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Enemy Review


Reviewed by Jordan Smith.

And would you believe it? The second film I watch and review after The Double is a film with a pretty similar premise. What happens when you meet someone who looks exactly like you? Nothing good, as The Double showed us. Doppelgangers must be a hot topic at the moment or something.

Enemy is the new film by Prisoners director Denis Villeneuve and it also stars Jake Gyllenhaal in the lead roles. The film was written by Javier Gullon and is about Adam Bell, a university professor who has a somewhat troubled relationship with his girlfriend. He is quiet and reserved. Naturally he ends up finding out that he has a doppelganger and resolves to find him. When they do meet up, Anthony Claire is exactly the same as Adam in every way; they even have the same scar on their chests. Anthony is much more aggressive than Adam and Adam decides that finding his double was a bad idea.

This film has roughly about the same runtime as The Double but I’m having trouble remembering too much from this one. It simply isn’t as memorable as The Double. There’s a lot of waiting around and there isn’t all that much interaction between the two characters that Gyllenhaal plays. It’s not as exciting as The Double, but it is as strange. But in a different way. There’s a really in your face metaphor that appears at three points in the film. And that’s one of the weirder things in the film. It helps create an incredibly memorable shot in the middle of the film and there’s a pretty cool ending because of it as well.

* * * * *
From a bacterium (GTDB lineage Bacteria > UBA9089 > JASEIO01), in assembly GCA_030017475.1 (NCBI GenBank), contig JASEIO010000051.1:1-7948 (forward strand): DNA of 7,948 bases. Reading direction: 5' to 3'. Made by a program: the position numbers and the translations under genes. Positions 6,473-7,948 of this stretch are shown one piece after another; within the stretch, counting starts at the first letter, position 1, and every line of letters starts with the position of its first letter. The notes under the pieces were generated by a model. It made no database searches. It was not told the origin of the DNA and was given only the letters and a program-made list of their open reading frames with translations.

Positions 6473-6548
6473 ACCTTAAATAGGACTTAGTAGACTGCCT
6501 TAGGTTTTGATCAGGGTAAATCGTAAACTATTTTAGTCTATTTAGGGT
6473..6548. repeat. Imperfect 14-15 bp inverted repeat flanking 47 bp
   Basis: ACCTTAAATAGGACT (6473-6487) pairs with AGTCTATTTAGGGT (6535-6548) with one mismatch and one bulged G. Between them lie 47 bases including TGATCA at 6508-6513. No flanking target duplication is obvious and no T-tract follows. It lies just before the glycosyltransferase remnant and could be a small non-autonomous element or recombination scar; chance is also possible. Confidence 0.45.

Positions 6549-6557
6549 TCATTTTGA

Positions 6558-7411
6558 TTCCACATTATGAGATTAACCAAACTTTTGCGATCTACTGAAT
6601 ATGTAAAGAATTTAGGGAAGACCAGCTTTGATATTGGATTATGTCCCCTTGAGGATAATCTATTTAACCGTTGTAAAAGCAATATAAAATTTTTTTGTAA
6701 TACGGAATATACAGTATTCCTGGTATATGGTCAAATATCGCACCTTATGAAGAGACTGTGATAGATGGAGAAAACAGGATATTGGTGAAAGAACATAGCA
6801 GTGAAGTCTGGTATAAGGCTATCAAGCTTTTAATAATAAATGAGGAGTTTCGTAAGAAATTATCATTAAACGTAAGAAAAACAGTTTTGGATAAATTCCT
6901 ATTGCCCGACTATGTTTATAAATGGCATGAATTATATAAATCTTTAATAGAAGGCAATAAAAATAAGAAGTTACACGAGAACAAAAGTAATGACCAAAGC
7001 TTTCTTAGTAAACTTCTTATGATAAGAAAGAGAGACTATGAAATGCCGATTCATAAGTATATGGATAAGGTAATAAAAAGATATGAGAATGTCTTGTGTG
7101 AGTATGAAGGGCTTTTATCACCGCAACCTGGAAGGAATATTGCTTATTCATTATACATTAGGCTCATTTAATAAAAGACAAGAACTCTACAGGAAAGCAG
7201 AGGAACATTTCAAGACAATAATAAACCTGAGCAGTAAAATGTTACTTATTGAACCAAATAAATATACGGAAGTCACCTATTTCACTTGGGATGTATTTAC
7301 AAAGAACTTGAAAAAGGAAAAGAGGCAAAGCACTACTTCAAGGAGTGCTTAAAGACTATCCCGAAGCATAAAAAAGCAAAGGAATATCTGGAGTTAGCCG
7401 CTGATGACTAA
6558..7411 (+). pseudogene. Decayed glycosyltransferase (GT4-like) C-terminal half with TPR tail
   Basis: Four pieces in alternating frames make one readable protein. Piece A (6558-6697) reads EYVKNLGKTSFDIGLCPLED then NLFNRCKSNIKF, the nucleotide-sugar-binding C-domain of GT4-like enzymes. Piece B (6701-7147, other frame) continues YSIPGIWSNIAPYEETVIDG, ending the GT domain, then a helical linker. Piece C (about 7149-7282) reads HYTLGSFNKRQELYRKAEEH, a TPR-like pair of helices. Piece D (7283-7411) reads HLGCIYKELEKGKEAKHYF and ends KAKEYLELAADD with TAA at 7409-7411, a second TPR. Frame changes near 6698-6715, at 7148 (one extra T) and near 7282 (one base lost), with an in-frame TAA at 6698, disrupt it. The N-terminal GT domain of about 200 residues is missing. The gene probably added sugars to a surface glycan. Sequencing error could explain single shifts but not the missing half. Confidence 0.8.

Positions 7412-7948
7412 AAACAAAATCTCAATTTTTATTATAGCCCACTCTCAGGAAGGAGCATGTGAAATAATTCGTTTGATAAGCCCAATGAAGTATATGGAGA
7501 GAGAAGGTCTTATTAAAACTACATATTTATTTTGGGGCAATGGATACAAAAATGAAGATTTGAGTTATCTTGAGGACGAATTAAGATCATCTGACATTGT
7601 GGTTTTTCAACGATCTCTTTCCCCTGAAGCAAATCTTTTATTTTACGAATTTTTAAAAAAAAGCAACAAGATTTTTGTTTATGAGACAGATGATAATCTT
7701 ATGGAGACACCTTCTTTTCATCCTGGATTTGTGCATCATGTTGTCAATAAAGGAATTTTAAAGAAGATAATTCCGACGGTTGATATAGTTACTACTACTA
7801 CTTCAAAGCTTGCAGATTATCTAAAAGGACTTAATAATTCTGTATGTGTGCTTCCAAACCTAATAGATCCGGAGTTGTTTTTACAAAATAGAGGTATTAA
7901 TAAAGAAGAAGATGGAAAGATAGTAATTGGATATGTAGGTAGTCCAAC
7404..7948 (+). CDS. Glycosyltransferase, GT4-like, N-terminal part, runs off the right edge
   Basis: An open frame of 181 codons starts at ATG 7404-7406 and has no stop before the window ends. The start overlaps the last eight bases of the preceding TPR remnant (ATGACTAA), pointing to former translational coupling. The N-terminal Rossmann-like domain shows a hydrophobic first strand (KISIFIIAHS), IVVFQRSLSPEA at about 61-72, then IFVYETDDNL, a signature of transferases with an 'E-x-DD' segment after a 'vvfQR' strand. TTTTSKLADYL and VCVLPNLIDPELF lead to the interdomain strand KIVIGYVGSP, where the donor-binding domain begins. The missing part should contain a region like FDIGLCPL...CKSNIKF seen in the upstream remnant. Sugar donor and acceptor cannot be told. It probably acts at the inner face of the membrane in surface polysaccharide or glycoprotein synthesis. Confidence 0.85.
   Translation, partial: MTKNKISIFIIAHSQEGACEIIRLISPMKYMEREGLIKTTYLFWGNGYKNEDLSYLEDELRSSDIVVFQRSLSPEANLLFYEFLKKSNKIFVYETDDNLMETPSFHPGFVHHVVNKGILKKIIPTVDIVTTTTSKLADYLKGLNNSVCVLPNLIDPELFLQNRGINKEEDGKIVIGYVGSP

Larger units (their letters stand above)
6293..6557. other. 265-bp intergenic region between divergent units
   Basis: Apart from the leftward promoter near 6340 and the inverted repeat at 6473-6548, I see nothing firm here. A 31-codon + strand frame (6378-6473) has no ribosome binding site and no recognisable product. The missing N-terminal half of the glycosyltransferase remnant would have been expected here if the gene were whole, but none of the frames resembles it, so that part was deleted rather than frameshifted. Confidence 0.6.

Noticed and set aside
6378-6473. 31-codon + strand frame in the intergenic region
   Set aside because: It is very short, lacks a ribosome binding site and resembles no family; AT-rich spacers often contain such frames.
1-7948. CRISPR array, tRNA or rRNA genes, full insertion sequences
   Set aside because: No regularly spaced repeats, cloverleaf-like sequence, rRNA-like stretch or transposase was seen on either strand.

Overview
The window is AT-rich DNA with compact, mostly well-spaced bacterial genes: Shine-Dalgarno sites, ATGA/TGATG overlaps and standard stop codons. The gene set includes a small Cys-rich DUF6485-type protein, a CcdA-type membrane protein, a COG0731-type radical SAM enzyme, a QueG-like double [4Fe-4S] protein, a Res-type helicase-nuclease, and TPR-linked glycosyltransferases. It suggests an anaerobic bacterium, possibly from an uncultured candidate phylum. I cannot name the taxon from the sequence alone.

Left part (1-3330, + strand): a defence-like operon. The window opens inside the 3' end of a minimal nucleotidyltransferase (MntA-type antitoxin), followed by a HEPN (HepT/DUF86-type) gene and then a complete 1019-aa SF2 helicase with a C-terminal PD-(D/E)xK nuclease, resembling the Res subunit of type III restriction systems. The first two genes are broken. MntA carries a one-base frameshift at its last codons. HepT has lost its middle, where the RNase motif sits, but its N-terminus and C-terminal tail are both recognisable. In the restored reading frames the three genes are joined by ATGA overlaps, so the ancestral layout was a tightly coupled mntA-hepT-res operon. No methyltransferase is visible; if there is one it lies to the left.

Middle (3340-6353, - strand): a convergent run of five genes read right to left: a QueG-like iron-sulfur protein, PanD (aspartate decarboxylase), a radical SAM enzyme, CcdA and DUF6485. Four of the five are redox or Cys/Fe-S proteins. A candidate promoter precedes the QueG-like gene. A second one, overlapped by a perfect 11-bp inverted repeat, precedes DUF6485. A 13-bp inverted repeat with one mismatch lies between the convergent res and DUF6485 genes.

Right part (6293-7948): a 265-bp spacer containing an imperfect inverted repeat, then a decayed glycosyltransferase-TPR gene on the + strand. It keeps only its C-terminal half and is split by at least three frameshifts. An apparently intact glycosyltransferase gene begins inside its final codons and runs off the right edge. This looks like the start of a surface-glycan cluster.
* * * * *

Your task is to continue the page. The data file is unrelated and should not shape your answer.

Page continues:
Gyllenhaal has shown that he’s one of the best actors in the industry at the moment but unfortunately I don’t believe that he’s getting as much recognition as he should be. His performance in Prisoners last year was outstanding and his performance as two men who are the complete opposites of each other is similarly impressive. Often this sort of dual role can seen as easy to do or can be played in a way that is over the top to overemphasise the differing qualities of the two opposing characters. Here though, it’s all in the subtleties of the characters. If the differences between the changes are quite subtle then the fact that the two characters really are different characters is much more believable.

Again, I can’t say that I preferred this film to The Double. The screenplay for Enemy makes for a less engaging and entertaining experience. There are some scenes that gripped me due to the fantastic performances or because I found the film drawing me into some trance for some reason. This film, again like The Double, uses a pretty bland colour palette in the shots throughout the film; where The Double looked brown throughout (for the most part) this film uses shades of yellow. The Double used the colour brown to reinforce the image of this incredibly dull world that the lead character lives in; Enemy uses the colour yellow to attempt to make the viewer feel uncomfortable. At least, that’s what I think. It was a pretty uncomfortable viewing experience, the yellows and the fact the film took place during the Summer months made me think of how one can feel uncomfortable at extreme temperatures. It probably also didn’t help that it was incredibly warm when I was watching the film.

Enemy isn’t quite as unique as The Double and I would advise people to go and watch the latter out of the two, but Enemy is a decent film with great performances and an interesting storyline throughout, though it doesn’t really go anywhere. The film feels like it has more to tell, so as great as the ending was, Enemy feels like it stops short.

Verdict: 8/10

  • PK-S

    Fantastic review, Jordan – I always love your reviews and this review is no exception. You always give very balanced verdicts and have convinced me to see Enemy. Also, while I’m hear, well done on your The Double review; I, too, loved it!


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